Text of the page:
I love the food pages of the newspapers, between their Bolognese sauce recipes and their reviews of locavore bistros. They tell us how to eat well, and that’s something that has real value. Thinking about what we put in our body is never a bad thing.
That said, sometimes I just feel like grabbing junk food and shoving greedy handfuls of it in my stupid face. There isn’t much junk food coverage on the food pages, and this feature seeks to remedy that.
In each bi-weekly edition of Pat Eats Garbage Food, I’ll review another fast food product or convenience store snack and let you know what works and what doesn’t. (You’ll notice I didn’t say what’s good and what’s bad; everything is bad. That’s the point.)
This week we’re turning to the Cadbury Creme Egg, the seasonal delicacy that’s spent the past five days on clearance at your local grocery store. You know those: hollow chocolate eggs stuffed with gooey fondant dyed to look like the albumen and yolk of a real chicken egg. Because kids (and kids at heart) love nothing more than a candy with the look and feel of a raw egg. It offers all the pleasure of consuming a raw animal product without any risk of salmonella.
Before going any further in our review of this particular foodstuff, I should point out that while researching this coin, I learned that in 1962, one of the senior executives of the Cadbury company took his retirement. This man, a hero of the First World War, became managing director of Cadbury on his return from the fighting and served the company for more than four decades. He retired for a year—ONE YEAR! – before Cadbury subsidiary Fry’s Chocolates introduced what, within a decade, would become known as the Cadbury Creme Egg, a product that would become synonymous with “Easter sweets” around the world.
The name of this man? Ladies and gentlemen, I’m not kidding: Egbert Cadbury. EGBERT! I will never cease to be delighted.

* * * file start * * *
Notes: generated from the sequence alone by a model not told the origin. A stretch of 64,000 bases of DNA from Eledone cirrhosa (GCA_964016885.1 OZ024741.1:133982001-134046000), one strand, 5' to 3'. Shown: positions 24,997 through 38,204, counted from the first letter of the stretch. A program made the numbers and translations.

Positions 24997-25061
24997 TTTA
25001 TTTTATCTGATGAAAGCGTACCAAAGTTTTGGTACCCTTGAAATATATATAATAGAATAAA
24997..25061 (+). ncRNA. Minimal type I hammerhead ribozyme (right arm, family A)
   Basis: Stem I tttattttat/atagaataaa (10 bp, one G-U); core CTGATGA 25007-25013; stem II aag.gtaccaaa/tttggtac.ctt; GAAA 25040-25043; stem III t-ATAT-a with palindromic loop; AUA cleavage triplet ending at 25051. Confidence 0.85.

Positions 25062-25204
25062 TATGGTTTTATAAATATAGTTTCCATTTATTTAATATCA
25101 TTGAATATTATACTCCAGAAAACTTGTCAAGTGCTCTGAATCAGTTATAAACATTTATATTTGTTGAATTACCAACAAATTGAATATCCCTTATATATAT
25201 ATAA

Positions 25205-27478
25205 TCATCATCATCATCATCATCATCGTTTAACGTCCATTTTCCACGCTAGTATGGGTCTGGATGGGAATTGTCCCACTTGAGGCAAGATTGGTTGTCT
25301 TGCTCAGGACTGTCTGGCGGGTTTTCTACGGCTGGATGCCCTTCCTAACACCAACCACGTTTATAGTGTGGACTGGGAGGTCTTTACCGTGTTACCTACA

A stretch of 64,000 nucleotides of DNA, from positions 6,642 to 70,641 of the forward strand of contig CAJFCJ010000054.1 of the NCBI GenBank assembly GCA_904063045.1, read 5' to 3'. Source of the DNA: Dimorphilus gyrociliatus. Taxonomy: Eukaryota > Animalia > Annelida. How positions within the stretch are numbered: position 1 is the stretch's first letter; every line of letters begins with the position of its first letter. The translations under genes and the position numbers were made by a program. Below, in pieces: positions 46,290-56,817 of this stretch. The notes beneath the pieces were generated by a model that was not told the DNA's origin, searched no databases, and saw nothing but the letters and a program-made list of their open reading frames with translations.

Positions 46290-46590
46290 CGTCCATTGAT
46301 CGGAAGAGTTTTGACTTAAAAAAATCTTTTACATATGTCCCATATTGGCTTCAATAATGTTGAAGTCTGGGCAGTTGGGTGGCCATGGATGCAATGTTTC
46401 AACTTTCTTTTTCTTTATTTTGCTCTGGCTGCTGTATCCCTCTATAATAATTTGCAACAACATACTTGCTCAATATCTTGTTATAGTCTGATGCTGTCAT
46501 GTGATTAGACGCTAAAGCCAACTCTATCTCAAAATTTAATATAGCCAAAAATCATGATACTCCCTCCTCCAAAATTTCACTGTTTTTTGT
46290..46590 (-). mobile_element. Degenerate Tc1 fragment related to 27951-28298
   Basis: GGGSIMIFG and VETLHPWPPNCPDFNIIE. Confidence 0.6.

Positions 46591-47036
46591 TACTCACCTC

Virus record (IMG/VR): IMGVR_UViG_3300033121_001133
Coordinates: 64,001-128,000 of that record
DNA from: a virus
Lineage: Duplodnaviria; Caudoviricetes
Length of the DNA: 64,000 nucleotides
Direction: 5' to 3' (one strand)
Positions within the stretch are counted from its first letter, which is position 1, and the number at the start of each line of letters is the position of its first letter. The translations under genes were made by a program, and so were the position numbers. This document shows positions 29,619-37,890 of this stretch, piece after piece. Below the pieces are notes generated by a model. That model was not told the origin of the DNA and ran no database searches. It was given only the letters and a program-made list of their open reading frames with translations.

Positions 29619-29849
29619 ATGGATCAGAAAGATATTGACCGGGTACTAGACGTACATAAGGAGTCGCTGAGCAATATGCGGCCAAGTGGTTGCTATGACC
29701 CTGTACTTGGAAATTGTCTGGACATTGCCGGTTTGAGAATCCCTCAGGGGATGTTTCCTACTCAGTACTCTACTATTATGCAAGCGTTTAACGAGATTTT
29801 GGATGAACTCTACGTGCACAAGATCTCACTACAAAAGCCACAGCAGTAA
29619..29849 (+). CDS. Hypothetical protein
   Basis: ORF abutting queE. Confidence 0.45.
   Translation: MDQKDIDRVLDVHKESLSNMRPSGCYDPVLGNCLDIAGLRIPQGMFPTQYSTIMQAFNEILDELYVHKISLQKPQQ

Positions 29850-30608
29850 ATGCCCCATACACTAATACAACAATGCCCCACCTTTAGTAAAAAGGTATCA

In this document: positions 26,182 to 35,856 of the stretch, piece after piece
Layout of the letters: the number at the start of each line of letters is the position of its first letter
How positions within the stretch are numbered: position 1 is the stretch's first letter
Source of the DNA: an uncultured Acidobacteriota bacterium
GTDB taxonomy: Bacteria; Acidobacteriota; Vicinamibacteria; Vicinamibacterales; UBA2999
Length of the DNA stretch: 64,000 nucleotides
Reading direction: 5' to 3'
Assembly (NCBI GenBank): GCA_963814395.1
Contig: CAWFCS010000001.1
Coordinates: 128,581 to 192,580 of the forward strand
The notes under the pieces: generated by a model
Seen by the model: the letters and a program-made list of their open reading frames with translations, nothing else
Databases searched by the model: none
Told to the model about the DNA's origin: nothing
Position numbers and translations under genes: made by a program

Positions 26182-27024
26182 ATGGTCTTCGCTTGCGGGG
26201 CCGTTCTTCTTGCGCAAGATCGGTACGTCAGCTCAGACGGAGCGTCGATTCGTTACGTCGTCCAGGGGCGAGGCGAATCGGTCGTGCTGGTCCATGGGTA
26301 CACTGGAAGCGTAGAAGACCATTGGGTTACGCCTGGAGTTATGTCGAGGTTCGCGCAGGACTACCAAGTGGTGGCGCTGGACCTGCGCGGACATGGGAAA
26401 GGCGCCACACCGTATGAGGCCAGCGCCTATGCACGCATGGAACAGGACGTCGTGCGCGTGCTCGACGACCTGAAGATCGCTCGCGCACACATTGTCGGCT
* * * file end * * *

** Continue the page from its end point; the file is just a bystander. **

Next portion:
About a dollar per egg, with small variations depending on the retailer. And you can get a five-pack for around $4. If you’re a real weirdo, you can get a 48-unit box for $32.99 on Amazon.
150 calories, 6 grams fat, 4 grams saturated fat, 15 mg sodium, 20 grams sugar in each 1.2 ounce egg. These numbers aren’t great. But, like, no duh; it’s a candy egg filled with sugar sauce.
From www.cadburyusa.com: “It just isn’t Easter until you’ve savored the unique milk chocolate shell and soft, melty center of a Cadbury Creme Egg. Treat yourself and everyone you love to a classic Easter treat that will leave everyone jumping for joy.
You’ll notice the official description opens with a nod to lore – “It’s just not Easter…” – and that makes sense, because that’s all the Cadbury Creme Egg is all about. has to offer. You eat it because it’s associated with a specific time of year, and going through the ritual of opening and eating one makes you feel like the world isn’t such a cruel, indifferent place. . But, as is the case with candy canes or candy corn, once a year is really enough. There are better candies out there. Most sweets are better.
What does it do
He feels good. Of the roughly 25,000 calories I consumed over the Easter weekend, the 150 in the Cadbury Creme Egg weren’t the ones that really hurt me. You know what would feel wrong, though? Shoot down not one, but two zeppelins to help the Crown repel the Kaiser in the Great War; then work 40 years for your family’s chocolate business, helping it grow into an international giant, one of the biggest names in the confectionery industry; then retire and leave it all to a new generation that almost immediately makes the company even more famous with a new product: the Cadbury egg. And your name is Egbert Cadbury, which never meant much before, somehow, but suddenly everyone thinks it’s hilarious. It’s like a burger chef named Quarterpounderton McDonald’s. I hope old Egbert saw some humor in it.
Will I eat it again?
Not if there are Reese’s eggs around.
4 out of 10, inedible, gets points for being a globally popular and historically significant candy.
Pat Muir is a former writer for the Yakima Herald-Republic whose Pat Eats Garbage Food column ran from 2018-2020. She appears in Explore bi-weekly.